To make my house bills, I would Instacart or I’d do makeup. I did a lot of bridal makeup. After the pandemic, I never went back to my job because I needed flexibility.
From December of 2021 to February of 2022, I had the opportunity to lease a pop-up space in downtown Farmington at Browndog, a former dessert store that closed during the pandemic. It was a good opportunity to see how it would feel to have a brick-and-mortar. It was definitely a learning experience. It taught me patience and consistency. In the beginning, things were really slow. I had only done vendor shows before and was used to large crowds, so when I got into Browndog, I realized that, unlike festivals, people don’t just walk in and they’re not just going to come to you. You need to let them know you’re here and market. I felt like I was building my business from the ground up again. About a week before I closed, I had an interview with [popular local TV show] Live in the D and I felt I sad because I was like: “Everybody’s gonna see me on TV and I’m literally closing in a week.”
I wasn’t always sure I wanted to be in the mall. But when I briefly had that pop-up store, I learned: With me being a new business, I need to be in a location where there’s people constantly walking by. Even if they’re not purchasing an item, just the fact that they’re seeing you and they’re walking past you — it makes a big difference.
I’m here every day. I come in at 10:30, sometimes earlier, and I’m here till 8:30 every single day. Before, I would do the markets on the weekends and Instacart during the week.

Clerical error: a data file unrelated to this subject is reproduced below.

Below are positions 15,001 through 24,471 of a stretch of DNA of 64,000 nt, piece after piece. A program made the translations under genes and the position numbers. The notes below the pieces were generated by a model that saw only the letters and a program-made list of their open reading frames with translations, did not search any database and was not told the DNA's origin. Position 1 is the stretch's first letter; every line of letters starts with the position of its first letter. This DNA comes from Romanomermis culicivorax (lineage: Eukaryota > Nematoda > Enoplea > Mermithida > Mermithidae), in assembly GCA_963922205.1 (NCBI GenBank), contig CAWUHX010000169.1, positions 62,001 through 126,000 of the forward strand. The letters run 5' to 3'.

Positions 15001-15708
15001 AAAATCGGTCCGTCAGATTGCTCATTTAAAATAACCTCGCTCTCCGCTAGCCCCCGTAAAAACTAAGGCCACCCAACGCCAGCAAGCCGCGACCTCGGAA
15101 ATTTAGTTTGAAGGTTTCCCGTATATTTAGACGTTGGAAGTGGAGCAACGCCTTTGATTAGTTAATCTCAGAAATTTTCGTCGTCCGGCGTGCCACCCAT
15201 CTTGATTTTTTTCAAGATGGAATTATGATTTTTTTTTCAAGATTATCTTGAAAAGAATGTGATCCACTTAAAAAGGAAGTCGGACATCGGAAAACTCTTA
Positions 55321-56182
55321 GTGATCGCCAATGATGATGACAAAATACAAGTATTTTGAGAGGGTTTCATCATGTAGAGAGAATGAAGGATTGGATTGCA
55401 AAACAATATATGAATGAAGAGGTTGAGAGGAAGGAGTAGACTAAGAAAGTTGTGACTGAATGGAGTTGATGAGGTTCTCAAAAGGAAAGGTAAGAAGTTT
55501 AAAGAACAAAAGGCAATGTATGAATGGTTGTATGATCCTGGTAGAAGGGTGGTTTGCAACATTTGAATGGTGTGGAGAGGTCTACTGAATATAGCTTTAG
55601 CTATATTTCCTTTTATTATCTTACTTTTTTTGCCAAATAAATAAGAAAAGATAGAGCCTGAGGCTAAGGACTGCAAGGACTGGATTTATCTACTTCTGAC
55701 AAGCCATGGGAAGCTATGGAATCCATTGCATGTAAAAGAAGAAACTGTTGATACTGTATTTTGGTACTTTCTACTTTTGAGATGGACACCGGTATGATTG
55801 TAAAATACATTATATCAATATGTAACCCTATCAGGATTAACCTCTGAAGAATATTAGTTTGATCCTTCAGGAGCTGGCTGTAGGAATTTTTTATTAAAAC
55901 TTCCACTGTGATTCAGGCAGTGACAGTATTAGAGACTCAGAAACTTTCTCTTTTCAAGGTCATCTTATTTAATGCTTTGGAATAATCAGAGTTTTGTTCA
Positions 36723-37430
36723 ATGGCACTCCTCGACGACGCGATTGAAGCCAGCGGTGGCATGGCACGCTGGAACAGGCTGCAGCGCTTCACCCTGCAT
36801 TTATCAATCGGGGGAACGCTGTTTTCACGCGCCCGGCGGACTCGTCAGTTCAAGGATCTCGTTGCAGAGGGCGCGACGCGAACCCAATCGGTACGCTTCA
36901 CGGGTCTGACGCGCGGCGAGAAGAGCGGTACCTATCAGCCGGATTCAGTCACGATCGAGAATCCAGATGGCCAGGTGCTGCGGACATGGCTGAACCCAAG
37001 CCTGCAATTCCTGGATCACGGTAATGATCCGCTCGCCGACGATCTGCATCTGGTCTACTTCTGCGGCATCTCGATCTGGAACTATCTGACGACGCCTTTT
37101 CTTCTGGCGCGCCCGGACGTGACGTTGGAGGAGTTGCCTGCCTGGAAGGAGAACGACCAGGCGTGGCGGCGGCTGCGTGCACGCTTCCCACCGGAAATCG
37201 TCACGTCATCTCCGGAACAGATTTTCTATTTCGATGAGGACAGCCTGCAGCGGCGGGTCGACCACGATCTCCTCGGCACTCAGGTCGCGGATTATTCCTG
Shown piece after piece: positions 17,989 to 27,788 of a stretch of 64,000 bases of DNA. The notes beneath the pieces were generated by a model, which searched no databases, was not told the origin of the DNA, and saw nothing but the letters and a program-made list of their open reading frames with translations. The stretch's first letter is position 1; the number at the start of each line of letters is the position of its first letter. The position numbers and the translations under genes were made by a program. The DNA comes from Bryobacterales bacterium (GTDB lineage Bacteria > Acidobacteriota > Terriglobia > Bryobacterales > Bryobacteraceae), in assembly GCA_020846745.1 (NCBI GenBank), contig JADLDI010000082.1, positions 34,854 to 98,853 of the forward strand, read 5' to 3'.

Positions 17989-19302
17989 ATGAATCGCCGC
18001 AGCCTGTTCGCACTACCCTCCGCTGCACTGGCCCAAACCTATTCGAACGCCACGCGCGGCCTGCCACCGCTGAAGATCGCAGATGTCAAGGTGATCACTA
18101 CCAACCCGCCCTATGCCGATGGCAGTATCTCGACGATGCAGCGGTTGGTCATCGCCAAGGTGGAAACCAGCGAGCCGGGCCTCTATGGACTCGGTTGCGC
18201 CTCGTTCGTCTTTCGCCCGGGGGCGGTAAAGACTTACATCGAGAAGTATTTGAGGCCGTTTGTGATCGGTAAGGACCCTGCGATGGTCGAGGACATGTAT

That’s a lesson I learned from the pop-up. I was used to a large flow of people at festivals. In a festival, in one day, you might do over 200 sales. And it’s not that way with brick-and-mortar. If you’re lucky, you might do 25 or 30 sales a day. [At the pop-up], I ended up having to throw out a few cartons of strawberries because they didn’t keep, and that was really painful because every dime comes from my own account. But it taught me not to spend as much upfront and if I need more fruit, I can go out and buy it later. So now, we really try to prepare and get a handle on what the traffic might be. I talk with the other store managers, who’ve been there for a while, to get their feedback. And if there’s an event, the mall managers let me know ahead of time: “Hey, you might be busy this weekend. There’s going to be an event.” Those sorts of communication with other vendors help me to gauge what I should make or how much I should make.
With festivals, I stress for three days. I’m up all night preparing and I don’t sleep and then afterwards, I crash. With the store, it’s more of a calm, thinking process. I can plan more consistently, thinking about things like: What are we going to do different next month? Which items are we going to keep? Which items are not selling? With the festival, you just need a few items — tables, chairs, etc. — but with a store, you’re thinking about the light bill, the water bill. You’re thinking about product selection and making sure you have enough of something in stock. You’re thinking literally about so many other items. It’s a longer thinking process but also a lot less stressful because you have more control and can plan.
The store is going really good. Every month looks better than the first, so that makes me extremely happy. My goal is to have another store at the end of the year.
No, they’re still important for getting our name out there. We are planning on doing a lot of festivals and markets this summer. But first I need to hire people at the store. I have friends that work with me and I have my sister that works with me, but I do want to hire another full-time person.
Procrastination is the worst. Once you get over your fear of stepping out, you really can do any and everything. Also, stay focused on your vision. Stay focused on your goal. Write down what you want. And remember: Sometimes you have to take two steps back to see the full picture, but have trust in the process.